Heurlin first came to Alaska in 1916, to Valdez, traveling aboard the SS Northwestern from Seattle, Washington. He later moved to Barrow where he lived and painted, concentrating on the Inupiat, creating many works depicting whaling and hunting. He joined the U.S. Navy in 1917 and left the state during World War I, serving in France. Because of his extensive knowledge of armaments he attained a job as Admiral Plunkett's orderly in the naval railroad batteries.
After the war, Heurlin lived for many years in Westport, where he began his professional art career as an illustrator for magazines published in New York City. In the early 1930s he was selected as an artist for the WPA Arts Project in Westport's public school buildings. He returned to Alaska around 1935, and moved outside Fairbanks to the gold mining village of Ester with his wife, Anne Downer Severin (d. 1971). The artist worked on the gold dredges near Ester for the Fairbanks Exploration (FE) Company at Independence Mine. In 1942 Heurlin became an officer in the Alaska Territorial Guard which was organized to protect Alaska from Japanese invasion. After World War II he returned to his cabin in Ester, where he resided until his death at age 90.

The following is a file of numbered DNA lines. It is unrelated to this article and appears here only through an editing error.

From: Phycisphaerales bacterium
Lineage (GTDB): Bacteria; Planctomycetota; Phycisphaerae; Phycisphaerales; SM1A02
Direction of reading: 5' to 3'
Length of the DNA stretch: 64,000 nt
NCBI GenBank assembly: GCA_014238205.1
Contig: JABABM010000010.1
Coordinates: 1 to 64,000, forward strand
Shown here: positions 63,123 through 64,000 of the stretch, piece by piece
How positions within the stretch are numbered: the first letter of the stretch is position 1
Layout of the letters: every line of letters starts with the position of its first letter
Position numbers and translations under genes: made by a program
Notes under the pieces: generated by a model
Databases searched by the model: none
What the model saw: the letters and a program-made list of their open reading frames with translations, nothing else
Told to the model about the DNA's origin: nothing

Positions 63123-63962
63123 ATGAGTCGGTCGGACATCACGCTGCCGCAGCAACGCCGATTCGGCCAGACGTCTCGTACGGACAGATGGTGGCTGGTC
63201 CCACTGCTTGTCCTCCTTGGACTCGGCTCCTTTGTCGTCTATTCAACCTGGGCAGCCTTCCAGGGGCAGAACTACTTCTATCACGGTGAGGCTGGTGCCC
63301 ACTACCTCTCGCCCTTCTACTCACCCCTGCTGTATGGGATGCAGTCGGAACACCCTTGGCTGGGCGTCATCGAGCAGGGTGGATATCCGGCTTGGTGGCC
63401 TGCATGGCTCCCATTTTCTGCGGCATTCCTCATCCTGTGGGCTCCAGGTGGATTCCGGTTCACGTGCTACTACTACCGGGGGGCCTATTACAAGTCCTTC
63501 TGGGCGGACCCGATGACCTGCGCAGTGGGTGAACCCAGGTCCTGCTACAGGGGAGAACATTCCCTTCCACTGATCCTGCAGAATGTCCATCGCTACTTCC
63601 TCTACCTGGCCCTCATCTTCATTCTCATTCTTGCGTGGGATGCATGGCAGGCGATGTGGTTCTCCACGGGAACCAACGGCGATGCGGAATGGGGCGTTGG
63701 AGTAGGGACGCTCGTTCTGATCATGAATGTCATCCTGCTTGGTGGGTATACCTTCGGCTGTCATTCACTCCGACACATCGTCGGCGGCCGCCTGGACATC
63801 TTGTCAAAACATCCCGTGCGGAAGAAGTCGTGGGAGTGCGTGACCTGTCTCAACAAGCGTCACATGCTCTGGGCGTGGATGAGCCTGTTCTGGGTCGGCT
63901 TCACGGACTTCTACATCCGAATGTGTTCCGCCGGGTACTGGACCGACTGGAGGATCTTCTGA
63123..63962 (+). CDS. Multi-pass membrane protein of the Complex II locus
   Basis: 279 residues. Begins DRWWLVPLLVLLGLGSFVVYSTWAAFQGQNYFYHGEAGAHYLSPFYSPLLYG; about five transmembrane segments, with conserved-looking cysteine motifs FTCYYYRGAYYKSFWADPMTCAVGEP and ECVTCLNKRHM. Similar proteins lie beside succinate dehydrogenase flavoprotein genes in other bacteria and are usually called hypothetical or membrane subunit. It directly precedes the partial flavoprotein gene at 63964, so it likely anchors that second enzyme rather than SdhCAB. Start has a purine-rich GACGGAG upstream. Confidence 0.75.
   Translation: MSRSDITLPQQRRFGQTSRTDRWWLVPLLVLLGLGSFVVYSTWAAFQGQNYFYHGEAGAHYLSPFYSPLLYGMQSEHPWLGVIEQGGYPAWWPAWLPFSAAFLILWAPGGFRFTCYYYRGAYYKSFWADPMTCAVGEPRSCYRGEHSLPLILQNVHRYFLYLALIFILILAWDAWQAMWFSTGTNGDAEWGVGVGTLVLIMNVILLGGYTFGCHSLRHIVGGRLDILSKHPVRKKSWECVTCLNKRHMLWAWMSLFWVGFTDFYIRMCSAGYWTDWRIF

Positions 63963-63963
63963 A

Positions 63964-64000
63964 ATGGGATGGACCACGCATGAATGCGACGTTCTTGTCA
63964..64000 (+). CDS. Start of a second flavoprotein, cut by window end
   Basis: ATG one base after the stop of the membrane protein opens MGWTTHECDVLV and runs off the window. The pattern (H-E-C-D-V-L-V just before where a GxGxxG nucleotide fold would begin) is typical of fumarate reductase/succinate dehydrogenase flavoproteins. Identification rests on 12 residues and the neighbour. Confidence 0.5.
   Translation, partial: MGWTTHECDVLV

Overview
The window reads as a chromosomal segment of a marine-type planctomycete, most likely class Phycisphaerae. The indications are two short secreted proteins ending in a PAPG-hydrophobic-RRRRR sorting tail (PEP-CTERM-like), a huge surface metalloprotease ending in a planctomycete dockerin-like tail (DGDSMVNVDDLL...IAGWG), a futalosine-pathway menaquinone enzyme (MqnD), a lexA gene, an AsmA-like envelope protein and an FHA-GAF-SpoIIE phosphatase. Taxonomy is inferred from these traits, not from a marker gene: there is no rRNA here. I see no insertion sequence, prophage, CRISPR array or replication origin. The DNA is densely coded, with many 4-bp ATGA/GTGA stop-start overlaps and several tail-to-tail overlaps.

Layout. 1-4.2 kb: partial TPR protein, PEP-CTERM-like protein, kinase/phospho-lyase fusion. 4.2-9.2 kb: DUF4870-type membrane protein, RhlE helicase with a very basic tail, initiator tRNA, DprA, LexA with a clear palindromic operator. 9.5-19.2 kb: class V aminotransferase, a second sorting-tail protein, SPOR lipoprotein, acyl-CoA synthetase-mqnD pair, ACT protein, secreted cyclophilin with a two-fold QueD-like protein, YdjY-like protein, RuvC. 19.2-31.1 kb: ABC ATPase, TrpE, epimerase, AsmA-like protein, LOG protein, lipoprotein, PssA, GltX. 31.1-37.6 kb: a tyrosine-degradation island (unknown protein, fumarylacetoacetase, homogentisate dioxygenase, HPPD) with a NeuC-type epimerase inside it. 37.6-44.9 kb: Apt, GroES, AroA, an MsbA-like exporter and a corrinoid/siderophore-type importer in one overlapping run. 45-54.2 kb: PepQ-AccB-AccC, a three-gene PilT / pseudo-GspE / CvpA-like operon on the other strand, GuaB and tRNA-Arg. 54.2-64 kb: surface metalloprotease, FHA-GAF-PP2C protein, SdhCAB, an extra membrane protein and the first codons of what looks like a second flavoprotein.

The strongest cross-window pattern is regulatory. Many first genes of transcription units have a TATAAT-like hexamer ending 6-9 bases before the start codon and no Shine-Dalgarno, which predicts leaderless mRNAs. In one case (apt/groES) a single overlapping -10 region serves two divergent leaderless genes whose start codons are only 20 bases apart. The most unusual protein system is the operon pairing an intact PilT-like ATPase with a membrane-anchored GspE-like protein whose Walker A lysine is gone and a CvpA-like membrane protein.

Heurlin taught the first art classes at the University of Alaska Fairbanks in the 1950s, and received an honorary doctorate from the university in 1971. He was also named to Alaska's 49ers Hall of Fame. Heurlin was known for his pastel palette and luminous skies, and influenced many later Alaska artists, such as Fred Machetanz.